In response to our first blog entry, Laibel ben Aaron raised the idea of Jewish comedy. We came across a short but clever joke, that lends a bit of humor to the discussion of religion.
A man says to his neighbor, “Our rabbi speaks directly with G-d.”
“That’s impossible!” the neighbor exclaims.
“Would G-d communicate with a liar?” is the believer’s comeback.
But in all seriousness, Laibel ben Aaron’s main observation – that some view Judaism as a religion, others as a culture – reflects a debate that’s been going on since the crisis of faith that began in the late nineteenth century.
Some nations are easier to define; others, such as the Jewish people, are much more difficult. At the core, we share a religion doctrine, but Jews and Judaism encompass varied traditions, ethnicities, races, cultures.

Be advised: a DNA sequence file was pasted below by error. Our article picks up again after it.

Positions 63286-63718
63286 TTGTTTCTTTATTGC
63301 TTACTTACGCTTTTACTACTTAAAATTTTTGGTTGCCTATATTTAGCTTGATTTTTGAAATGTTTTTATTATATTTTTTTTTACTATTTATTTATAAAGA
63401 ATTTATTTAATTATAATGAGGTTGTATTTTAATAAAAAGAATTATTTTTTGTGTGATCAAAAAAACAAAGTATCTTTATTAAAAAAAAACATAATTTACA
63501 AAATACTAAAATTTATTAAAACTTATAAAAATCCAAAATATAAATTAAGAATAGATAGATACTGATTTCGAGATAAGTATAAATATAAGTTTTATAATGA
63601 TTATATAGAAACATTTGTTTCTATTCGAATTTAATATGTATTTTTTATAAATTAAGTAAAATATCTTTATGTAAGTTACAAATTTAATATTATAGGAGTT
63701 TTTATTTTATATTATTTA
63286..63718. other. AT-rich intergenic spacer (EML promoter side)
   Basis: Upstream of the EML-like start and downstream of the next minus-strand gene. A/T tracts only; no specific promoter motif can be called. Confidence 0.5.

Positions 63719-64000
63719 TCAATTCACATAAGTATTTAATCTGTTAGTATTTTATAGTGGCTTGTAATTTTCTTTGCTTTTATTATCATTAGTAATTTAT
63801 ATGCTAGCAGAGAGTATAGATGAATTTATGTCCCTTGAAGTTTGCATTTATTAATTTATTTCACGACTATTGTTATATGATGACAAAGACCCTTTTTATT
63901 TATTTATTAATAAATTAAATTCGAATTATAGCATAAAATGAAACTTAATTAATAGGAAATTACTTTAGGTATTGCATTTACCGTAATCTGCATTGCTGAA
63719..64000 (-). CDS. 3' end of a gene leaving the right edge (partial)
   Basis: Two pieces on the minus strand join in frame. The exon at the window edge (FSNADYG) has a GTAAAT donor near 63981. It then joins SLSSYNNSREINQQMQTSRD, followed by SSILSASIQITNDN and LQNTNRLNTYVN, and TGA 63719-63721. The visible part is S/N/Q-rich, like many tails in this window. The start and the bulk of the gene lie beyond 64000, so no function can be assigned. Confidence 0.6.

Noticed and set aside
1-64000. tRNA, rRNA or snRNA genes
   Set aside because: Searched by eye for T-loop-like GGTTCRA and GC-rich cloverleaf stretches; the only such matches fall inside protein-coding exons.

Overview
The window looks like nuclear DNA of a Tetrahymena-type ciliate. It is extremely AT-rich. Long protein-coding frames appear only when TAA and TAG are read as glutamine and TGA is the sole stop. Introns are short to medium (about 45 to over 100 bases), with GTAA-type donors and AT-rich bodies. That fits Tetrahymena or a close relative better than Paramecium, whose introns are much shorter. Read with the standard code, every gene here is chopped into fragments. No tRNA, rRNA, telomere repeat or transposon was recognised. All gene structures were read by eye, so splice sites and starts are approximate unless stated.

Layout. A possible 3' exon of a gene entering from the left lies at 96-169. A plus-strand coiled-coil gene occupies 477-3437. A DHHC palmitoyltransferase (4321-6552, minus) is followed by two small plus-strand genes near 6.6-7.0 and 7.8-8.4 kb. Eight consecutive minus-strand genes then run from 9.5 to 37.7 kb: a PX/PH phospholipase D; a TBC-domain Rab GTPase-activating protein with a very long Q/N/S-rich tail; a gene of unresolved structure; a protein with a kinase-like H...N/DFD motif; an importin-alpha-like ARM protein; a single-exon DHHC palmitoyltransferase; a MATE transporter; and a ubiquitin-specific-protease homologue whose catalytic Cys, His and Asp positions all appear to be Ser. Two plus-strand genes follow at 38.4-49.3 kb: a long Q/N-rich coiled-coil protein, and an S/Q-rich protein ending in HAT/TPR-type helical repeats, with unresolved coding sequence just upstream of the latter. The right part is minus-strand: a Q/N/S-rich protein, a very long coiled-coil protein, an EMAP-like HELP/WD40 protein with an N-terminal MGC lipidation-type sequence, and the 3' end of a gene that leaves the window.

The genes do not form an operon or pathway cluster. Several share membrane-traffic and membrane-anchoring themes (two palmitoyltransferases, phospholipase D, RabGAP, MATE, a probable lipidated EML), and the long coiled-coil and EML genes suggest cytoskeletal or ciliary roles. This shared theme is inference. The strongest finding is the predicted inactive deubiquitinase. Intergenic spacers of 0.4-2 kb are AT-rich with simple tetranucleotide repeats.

If a Jewish person chooses to celebrate one of those aspects, say the Hebrew language for example, is that enough to form a Jewish identity, to make him or her Jewish?
The flip side, of course, is can a gentile who forms a spiritual connection with let’s say Klezmer music, for example, be considered Jewish? This latter proposition is somewhat absurd, but it makes one ponder: Aside from birthright, what is it that makes someone Jewish?